Mary Shapiro, if after this mess you still do not believe it is necessary to CLEAN HOUSE, then in the opinion of this seasoned observer you should promptly step down!

With Much Deserved Disgust,

Sparky

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a2zresource June 29, 2010 @ 11:12 a.m.

Readers should be reminded of your previous comments regarding revolving-door employment between SEC and the firms it supposedly regulates, not to mention the political marriage that apparently insulated Bernie Madoff from scrutiny.

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Don Bauder June 29, 2010 @ 2:22 p.m.

Response to post #1: Every point you make is excellent. Aguirre, whom I tried unsuccessfully to reach for this item, really should have been paid more. And he is responsible for the SEC getting $28 million from Pequot only because Gary tenaciously stayed with the case. The SEC would have done everything in its power to look the other way at the evidence of illegal inside information that Pequot was gathering, but Aguirre persisted. And he had two Senate investigative bodies on his side, along with the SEC's own inspector general. The agency knew it had to do something. Cox is one of the most corrupt public officials the nation was stuck with during the Bush years. Schapiro is doing little to clean house. The SEC closed the Mack/Pequot case, but since it has reopened Pequot, it seems to me it should be able to reopen Mack. Best, Don Bauder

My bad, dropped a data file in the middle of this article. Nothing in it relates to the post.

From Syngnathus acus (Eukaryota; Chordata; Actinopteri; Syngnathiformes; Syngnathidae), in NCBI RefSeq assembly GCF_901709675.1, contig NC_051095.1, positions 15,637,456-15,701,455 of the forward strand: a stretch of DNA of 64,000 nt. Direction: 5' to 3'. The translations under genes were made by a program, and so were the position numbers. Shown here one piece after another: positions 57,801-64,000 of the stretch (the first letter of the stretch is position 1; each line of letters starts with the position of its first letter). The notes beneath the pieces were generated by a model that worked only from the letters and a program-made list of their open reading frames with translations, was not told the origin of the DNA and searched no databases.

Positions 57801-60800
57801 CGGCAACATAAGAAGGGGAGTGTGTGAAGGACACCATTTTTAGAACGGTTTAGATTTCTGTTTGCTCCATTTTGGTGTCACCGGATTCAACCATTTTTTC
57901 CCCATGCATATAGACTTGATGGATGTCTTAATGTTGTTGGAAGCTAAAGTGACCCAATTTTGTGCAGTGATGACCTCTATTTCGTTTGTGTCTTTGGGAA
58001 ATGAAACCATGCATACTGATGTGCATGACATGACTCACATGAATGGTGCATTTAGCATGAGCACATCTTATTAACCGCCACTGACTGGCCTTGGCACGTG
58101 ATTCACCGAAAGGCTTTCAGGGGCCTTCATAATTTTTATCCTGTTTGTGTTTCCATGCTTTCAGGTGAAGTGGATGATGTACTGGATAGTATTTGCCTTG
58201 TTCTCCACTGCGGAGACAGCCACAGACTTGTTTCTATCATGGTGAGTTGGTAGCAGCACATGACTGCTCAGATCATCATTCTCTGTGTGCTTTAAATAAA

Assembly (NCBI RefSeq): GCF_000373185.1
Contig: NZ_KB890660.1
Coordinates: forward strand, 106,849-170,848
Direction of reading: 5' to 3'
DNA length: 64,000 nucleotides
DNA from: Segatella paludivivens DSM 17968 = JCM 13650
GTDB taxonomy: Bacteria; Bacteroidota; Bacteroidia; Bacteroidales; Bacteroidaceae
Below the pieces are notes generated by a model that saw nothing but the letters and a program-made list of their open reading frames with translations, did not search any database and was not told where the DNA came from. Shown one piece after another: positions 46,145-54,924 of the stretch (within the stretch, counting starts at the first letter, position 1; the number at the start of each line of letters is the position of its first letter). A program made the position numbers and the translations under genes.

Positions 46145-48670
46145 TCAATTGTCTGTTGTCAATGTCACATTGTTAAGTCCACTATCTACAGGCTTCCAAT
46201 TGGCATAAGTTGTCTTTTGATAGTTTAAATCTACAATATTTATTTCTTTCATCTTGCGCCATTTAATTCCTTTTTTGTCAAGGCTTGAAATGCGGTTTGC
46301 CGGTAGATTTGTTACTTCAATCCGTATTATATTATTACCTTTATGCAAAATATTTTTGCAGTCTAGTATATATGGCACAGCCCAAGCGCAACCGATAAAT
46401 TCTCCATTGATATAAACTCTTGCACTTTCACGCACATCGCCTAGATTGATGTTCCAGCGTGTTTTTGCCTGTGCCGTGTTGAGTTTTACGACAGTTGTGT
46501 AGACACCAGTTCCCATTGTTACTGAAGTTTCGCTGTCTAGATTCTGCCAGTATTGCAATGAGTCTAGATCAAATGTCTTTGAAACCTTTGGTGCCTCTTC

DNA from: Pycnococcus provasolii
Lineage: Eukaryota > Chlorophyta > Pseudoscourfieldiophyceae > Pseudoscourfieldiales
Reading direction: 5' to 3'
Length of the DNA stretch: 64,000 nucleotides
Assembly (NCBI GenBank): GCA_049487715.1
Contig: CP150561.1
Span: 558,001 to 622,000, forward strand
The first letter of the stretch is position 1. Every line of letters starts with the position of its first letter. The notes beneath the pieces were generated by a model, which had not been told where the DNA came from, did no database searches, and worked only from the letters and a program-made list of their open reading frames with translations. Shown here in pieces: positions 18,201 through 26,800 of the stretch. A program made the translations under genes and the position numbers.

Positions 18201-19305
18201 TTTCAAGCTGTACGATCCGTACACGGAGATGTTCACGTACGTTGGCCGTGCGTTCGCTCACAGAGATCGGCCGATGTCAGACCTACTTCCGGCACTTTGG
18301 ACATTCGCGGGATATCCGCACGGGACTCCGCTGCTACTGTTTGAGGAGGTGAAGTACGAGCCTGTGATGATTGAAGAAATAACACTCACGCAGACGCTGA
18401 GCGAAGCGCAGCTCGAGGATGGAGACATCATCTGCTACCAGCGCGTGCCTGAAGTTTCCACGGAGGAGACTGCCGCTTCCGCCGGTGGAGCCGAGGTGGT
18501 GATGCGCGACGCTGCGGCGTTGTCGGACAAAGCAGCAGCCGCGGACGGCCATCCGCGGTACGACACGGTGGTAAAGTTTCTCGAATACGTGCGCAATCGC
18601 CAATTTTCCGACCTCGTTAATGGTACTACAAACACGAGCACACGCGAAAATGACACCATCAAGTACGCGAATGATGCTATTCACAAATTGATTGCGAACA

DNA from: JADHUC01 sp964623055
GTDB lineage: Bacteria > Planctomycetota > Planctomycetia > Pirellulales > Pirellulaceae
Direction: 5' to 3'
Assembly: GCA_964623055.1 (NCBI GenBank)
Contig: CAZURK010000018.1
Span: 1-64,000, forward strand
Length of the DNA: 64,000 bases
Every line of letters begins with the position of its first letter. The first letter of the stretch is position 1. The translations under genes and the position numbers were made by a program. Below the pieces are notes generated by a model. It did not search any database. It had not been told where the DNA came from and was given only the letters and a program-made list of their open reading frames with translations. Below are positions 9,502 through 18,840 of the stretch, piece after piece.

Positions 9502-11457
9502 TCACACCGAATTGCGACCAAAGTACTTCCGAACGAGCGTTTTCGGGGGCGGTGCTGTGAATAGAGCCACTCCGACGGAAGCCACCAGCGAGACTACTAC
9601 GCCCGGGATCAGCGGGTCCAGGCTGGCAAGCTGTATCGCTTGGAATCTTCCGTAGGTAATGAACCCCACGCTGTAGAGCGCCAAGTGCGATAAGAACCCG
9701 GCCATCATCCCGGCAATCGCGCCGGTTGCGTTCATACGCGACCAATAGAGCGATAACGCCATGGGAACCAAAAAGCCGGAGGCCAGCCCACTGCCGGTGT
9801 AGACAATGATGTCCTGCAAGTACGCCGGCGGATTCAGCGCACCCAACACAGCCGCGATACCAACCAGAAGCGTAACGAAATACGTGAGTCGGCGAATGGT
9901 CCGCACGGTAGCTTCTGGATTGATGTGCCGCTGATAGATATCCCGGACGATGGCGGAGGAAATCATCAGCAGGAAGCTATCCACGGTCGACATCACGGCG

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Don Bauder June 29, 2010 @ 2:32 p.m.

Response to post #2: Yes, I have been on this crusade for several years. The Gary Aguirre case is the one I covered most closely, because Gary is a San Diegan. But I also covered the battle that Gary's brother Mike had with Cox. And yes, we covered San Diegans who lost in the Madoff Ponzi, which the SEC managed to miss (on purpose). The SEC also dropped the ball in its investigation of San Diego officials who kept important information out of bond documents. And, of course, the agency's handling of John Moores and Peregrine is classic. As the company was collapsing in scandal, Moores, who had bailed out of almost $500 million of stock while the books were being cooked, hired Chuck La Bella to quarterback a whitewash of the Peregrine board, including Moores. La Bella hired Latham & Watkins, which did the whitewash. The SEC lawyer handling the case said the Latham & Watkins study was a good one. Then he went with Latham & Watkins. When Moores's colleagues were being tried for criminal fraud (they had sold a tiny fraction of the stock he had), local judges wouldn't let the defendants' lawyers discuss how Moores had gotten off. Best, Don Bauder

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SurfPuppy619 June 30, 2010 @ 2:11 p.m.

The news made it to the top legal blog;

  • The SEC pays out $755K to fired lawyer Gary Aguirre, who claimed wrongful termination after he tried to investigate a prominent hedge fund. [Associated Press]

http://abovethelaw.com/page/2/">http://abovethelaw.com/page/2/

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Don Bauder June 30, 2010 @ 5:47 p.m.

Response to post #5: Securities lawyers should demand to know why Gary Aguirre's supervisors who squashed the case against Mack and fired Aguirre have not been disciplined, as the SEC's internal investigator strongly suggested. And why is Mack in the clear? There is a lot more to this case, as I have reported earlier. Put Gary Aguirre's name in the search box here and you will come up with past articles and blog posts. The whole thing smells to high heaven. Best, Don Bauder